beyond just understanding the different options is like deciding on how active you want to get. In the actual business itself, and then start to like, you know, develop it from there so it can more active real estate investing can be a much faster way to replace your physician income. But like I said, it comes with all the baggage, the risk, the responsibility, the time component. the headaches, you know, all that stuff comes with it. So, there are some hybrid approaches that kind of like are in the middle. for example, I interviewed someone recently on, finance for physician podcast, Um, on turnkey real estate and I’ll link to that as well in the show notes. but this is a kind of a way to leverage more of like a team of people, to help you buy direct real estate. So like actually buying a house yourself, but hiring this, you know, turnkey company to handle most of the steps for you. so it’s a way to buy direct real estate without. Dedicating so much responsibility and time yourself.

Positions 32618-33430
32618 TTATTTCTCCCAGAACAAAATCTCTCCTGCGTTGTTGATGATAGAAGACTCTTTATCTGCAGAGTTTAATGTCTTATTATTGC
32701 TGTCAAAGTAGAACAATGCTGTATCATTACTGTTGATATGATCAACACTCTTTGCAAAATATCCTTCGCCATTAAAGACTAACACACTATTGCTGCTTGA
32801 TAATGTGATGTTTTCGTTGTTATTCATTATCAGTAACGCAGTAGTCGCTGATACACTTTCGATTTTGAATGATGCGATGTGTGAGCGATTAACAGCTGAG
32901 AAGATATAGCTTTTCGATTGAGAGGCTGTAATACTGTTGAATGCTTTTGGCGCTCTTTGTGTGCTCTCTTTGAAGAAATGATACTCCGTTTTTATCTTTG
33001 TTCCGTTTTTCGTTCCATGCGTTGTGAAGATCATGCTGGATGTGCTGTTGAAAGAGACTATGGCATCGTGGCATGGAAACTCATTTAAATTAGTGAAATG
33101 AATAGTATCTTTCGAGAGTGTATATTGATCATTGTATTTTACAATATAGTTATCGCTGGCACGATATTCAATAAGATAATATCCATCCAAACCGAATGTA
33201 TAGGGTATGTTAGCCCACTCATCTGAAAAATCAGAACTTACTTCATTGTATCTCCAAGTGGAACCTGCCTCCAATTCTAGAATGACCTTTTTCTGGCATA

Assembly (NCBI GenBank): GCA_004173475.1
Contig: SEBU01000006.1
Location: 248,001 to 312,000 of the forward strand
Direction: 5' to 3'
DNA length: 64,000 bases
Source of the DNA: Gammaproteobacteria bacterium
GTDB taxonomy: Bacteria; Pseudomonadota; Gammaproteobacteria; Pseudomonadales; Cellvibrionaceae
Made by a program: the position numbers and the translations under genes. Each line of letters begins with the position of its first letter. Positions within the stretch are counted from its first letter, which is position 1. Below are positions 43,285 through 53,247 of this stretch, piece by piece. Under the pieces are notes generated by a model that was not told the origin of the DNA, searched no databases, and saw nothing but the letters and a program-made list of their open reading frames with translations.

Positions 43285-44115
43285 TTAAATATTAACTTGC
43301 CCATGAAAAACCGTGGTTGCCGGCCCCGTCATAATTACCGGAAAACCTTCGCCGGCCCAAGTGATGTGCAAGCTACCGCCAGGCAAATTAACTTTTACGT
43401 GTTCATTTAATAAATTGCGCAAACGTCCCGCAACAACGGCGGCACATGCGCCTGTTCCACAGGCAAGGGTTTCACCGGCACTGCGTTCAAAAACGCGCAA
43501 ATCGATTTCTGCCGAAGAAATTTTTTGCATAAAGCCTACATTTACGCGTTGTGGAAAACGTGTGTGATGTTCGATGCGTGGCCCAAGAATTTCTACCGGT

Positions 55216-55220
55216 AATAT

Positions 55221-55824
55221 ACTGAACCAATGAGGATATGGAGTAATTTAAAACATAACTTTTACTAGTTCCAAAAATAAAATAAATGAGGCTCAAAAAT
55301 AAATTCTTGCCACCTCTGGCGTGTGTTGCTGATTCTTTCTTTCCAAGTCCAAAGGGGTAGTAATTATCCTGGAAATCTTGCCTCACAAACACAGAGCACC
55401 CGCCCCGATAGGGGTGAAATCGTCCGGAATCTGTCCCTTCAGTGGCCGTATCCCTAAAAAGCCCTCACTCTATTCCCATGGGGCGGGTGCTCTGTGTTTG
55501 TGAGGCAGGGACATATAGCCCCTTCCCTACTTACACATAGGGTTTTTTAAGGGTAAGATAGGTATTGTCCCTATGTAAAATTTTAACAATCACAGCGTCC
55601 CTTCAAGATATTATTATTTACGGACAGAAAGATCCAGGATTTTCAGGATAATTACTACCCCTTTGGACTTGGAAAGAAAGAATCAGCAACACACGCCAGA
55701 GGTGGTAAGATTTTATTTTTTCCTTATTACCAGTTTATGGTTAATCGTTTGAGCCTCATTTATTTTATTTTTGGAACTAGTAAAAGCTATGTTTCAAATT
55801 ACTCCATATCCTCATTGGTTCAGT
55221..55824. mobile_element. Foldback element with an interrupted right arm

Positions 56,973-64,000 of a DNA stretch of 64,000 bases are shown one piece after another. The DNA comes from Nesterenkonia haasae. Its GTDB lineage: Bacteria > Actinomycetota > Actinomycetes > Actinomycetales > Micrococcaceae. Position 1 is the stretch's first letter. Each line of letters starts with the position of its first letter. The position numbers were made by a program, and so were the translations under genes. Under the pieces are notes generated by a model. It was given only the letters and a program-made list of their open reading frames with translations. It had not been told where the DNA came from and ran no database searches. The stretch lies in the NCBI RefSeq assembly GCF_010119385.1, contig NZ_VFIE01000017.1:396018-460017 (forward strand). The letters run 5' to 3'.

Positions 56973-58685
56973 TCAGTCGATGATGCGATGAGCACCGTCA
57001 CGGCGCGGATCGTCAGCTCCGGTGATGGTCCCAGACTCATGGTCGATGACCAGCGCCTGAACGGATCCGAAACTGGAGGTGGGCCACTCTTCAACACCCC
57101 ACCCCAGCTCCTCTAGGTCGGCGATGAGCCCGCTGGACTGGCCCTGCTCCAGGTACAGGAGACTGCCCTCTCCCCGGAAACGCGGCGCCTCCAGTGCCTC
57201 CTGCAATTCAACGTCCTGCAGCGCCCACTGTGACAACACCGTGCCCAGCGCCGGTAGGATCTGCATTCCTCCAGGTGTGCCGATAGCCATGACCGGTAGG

The downside is you still have to have, you still are responsible for picking the turnkey company and it tends to be concentrated, like there’s not as much diversification. and it tend tends to come with added costs, but it can be a way, like a lot of physicians wanna invest in direct real estate, but when you just don’t have the time and, capacity to do it turnkey, real estate investing can be a great way to like get into it. Without, you know, jumping in all the way. So that’s the other option I’ll throw out while we’re talking now. but yeah, definitely check out the, the show that I’ll link to on how to invest in real estate. I’ll go over a lot more detail today. I just wanted to hit you with some high points.